This and That
Gerard "Gerry" Leeds (and CMP): Memories

To Seattle by Train

I finally did something I have been meaning to do for decades. I took a long ride on a private railcar. I am still interested in riding on one like the Virginia City, (how can you not love a car with a fireplace), but in the meantime the Silver Solarium will have to do. It has been meticlously restored by its owners. If you ride, ask Bert to see his PowerPoint--the amount of work required to rennovate the cars was eye-watering. This car and its two sisters are examples of the epitome of American rail car construction: Vistadome cars built for a mid-20th-century streamliner train. They are moved around by being attached Amtrak trains. Amtrak reminds me of what friend the private pilot says about flying in a private prop plane: "Time to spare? Go by air." Thanks to the shuttling of the Coast Starlight onto sidings to allow freight trains to pass (a violation of federal law known as the "Amtrak Two-Step") the Coast Starlight is often hours late. That's fine if you don't care. We didn't care. Although Vicki is not a train buff and generally does not sleep well on trains, she consented to join me and agreed she had a pretty good time.

We engaged the suite, which has a double bed that can be made up into two large seats during the day. Since we spent all our time in the dome and the observation car, we left our bed set up all day so I could take two naps and V could take one.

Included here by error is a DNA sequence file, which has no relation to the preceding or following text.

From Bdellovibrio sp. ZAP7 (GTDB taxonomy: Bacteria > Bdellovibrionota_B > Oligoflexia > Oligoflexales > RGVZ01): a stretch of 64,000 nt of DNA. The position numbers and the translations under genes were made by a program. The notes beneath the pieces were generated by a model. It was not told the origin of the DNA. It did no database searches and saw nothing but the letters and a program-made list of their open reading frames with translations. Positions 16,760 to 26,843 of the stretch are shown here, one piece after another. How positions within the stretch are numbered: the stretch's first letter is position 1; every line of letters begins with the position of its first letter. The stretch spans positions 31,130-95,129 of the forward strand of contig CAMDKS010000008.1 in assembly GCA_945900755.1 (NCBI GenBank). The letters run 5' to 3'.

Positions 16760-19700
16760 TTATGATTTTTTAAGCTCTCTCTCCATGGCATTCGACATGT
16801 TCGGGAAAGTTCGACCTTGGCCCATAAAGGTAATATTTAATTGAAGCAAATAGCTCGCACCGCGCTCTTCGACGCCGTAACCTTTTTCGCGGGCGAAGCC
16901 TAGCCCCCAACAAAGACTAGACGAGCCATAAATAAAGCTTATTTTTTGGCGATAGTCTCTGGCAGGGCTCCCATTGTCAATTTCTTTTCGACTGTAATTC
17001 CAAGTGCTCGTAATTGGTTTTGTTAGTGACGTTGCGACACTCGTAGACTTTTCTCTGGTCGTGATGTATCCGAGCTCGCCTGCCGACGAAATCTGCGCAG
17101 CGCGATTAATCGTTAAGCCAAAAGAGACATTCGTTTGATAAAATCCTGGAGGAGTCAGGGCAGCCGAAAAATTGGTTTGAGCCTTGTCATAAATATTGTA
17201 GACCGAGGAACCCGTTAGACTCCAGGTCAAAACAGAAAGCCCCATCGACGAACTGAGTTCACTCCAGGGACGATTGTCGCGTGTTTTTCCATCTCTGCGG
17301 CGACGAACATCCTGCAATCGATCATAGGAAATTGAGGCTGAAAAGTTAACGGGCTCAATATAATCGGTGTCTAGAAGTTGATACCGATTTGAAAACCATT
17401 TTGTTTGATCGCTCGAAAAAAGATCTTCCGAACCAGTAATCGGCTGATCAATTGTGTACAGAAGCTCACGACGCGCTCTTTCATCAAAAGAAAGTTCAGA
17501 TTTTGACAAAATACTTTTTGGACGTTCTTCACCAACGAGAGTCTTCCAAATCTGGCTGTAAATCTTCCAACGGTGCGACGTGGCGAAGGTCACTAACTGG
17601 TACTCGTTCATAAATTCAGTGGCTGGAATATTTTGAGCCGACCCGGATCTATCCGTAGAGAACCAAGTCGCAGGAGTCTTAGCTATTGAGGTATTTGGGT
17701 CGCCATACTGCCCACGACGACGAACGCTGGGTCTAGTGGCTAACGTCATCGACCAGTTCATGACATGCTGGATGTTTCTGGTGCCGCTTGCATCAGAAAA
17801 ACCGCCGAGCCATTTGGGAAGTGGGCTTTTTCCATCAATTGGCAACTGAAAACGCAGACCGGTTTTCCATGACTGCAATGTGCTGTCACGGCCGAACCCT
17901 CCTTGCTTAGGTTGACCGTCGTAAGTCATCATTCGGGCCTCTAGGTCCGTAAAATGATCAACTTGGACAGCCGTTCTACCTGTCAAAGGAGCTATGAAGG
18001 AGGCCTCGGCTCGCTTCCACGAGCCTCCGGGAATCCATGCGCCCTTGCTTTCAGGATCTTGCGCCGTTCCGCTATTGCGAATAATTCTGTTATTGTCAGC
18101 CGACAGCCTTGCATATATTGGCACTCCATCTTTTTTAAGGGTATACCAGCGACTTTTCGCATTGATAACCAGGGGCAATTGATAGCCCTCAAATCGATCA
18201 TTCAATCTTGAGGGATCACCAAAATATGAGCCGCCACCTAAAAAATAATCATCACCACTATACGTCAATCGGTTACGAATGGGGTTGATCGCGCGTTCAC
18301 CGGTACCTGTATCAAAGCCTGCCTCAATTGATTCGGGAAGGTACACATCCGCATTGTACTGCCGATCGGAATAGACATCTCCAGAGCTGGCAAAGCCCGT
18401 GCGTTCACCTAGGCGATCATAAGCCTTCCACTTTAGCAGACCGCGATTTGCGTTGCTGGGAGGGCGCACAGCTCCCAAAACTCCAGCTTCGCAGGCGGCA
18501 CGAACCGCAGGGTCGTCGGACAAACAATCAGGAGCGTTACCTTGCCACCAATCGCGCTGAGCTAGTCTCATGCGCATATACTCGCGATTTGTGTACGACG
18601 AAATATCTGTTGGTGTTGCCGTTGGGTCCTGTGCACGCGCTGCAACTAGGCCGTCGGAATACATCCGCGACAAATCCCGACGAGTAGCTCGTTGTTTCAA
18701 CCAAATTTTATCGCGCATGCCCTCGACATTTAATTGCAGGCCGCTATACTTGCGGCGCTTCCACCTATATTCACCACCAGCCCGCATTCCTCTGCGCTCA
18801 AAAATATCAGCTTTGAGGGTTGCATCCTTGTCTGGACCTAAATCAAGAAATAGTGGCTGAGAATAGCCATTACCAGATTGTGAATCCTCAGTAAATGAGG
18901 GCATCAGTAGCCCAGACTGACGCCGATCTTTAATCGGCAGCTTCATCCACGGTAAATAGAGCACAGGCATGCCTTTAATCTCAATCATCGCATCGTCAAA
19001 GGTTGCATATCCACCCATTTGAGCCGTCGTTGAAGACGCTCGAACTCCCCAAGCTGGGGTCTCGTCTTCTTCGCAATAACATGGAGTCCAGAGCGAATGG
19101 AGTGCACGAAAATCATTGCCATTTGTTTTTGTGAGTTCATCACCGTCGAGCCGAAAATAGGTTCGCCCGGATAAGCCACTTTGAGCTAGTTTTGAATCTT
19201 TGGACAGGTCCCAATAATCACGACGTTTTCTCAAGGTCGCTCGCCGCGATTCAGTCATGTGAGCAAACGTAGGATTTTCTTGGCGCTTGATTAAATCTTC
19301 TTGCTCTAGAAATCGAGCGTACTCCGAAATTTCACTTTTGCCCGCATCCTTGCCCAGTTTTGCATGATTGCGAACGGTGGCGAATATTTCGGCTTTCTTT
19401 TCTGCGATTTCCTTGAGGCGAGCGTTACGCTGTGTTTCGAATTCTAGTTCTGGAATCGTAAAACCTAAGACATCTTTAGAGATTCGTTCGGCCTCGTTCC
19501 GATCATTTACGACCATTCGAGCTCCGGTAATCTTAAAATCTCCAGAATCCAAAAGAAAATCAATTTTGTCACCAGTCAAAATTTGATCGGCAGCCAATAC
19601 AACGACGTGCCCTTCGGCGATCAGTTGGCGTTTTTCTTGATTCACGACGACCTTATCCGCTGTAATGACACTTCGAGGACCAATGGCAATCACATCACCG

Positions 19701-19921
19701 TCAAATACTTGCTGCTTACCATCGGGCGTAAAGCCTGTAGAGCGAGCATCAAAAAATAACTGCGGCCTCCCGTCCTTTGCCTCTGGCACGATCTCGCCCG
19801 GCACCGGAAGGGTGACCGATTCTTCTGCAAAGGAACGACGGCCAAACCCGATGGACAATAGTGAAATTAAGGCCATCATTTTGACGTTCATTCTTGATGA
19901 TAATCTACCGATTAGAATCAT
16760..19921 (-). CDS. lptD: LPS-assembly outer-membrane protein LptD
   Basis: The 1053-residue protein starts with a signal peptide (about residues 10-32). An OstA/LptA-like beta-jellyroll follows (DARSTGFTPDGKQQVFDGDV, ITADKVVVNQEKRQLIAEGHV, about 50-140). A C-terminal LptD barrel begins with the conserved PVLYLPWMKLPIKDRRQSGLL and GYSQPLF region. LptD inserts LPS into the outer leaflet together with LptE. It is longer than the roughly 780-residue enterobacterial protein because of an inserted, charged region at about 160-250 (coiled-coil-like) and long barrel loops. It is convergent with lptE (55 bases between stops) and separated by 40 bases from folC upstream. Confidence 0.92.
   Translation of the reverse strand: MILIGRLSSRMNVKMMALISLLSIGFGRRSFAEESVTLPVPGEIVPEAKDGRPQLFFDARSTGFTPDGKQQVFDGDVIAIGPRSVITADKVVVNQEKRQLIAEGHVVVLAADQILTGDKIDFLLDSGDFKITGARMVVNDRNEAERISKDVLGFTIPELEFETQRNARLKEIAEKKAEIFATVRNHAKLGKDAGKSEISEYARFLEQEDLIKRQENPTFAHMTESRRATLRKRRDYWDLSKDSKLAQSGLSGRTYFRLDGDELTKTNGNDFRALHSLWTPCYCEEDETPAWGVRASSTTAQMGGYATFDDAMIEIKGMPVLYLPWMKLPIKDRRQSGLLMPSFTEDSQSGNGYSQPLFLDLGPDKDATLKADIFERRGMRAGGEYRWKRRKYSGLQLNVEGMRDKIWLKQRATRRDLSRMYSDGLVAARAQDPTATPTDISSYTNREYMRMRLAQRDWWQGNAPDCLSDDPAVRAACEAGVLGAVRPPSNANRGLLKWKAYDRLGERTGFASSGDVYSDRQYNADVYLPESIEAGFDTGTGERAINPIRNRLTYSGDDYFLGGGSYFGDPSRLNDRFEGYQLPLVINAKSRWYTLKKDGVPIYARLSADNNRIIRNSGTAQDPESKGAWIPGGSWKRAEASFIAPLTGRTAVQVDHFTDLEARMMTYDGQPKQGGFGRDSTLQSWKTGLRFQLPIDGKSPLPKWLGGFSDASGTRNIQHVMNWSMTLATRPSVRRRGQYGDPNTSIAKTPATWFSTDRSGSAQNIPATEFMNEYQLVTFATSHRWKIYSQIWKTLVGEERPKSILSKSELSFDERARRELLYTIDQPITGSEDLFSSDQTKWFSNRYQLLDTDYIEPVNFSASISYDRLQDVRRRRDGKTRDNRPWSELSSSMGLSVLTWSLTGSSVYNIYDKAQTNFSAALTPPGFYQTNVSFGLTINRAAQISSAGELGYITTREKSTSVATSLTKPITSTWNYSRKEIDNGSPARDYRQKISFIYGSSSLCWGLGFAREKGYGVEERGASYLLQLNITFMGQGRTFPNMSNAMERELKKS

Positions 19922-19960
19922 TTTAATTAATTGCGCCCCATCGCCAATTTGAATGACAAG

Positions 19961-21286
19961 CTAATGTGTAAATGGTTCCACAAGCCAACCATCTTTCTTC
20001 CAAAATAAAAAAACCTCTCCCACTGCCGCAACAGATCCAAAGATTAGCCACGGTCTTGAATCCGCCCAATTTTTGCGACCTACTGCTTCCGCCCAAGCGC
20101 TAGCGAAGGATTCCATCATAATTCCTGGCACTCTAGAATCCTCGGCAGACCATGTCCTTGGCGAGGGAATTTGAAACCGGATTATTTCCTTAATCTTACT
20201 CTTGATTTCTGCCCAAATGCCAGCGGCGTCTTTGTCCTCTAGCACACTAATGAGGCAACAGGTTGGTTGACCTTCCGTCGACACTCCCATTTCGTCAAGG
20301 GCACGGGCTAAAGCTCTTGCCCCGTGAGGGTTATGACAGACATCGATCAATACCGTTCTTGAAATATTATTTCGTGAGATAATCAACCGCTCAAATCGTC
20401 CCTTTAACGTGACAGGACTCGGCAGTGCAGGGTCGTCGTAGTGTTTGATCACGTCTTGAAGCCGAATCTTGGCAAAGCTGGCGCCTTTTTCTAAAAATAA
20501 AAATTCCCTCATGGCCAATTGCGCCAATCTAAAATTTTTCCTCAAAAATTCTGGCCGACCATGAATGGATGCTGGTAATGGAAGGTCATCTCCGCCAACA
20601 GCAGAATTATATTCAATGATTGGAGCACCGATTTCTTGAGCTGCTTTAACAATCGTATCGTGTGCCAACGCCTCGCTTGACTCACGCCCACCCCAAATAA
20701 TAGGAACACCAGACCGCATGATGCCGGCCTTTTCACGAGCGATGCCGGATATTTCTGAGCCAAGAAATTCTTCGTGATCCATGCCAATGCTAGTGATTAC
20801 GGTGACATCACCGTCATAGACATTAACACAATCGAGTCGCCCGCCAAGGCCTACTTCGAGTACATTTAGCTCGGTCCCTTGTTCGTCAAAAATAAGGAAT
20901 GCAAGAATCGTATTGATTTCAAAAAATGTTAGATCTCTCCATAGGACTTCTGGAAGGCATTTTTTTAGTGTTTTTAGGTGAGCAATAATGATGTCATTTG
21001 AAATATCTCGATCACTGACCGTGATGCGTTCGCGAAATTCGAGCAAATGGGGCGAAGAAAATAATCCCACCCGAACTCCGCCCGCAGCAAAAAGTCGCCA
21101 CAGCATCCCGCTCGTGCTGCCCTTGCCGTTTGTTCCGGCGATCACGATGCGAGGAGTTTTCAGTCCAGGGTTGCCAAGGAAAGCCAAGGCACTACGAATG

The train was an hour late into Emeryville. We were the only passengers getting on the Silver Solarium, so we were greeted by name. We were served dessert in the dome car and hit the sack at about midnight. We were up at 7 the next morning, in time to see some beautiful Cascade mountain scenery along the Natron Cutoff between Weed, California and Eugene, Oregon by way of Klammath Falls. There wasn't a lot of snow (we passed a trackside snow gauge that measured up to 12 feet of snow!), but enough to slightly improve the scenery. Railroads are remarkable when they consist of single-track right of way, miles from roads, towns and farms. They are so much narrower than highways. The views were unique and amazing.

The food was great, all cooked on board from scratch. We had breakfast, lunch and dinner on board. Alcohol was free for the asking, as were soft drinks.

You may say to yourself, "Well, Amtrak has sightseer cars." Well, yes, but for reasons I found hard to explain, windows on the top of the Vistadome car (and the front and back of the car as well) make for a better viewing experience than simply having large windows on the side.  We also enjoyed the observation lounge at the back of the train. You've probably seen pictures of these loungers; a dozen easy chairs arrayed around the side with a rounded rear window offering a view behind the train. It was comfortable and pleasant.


Among the classy touches: fresh flowers everywhere



In the Silver Solarium Vistadome car, you can see out the sides, the top, and toward the front of the train.




I have seen many pictures of an observation car, but until this trip I had never ridden in one. The height of comfort! Of course, there were only 14 of us in the private section of  the train, which tended to keep the crowds down.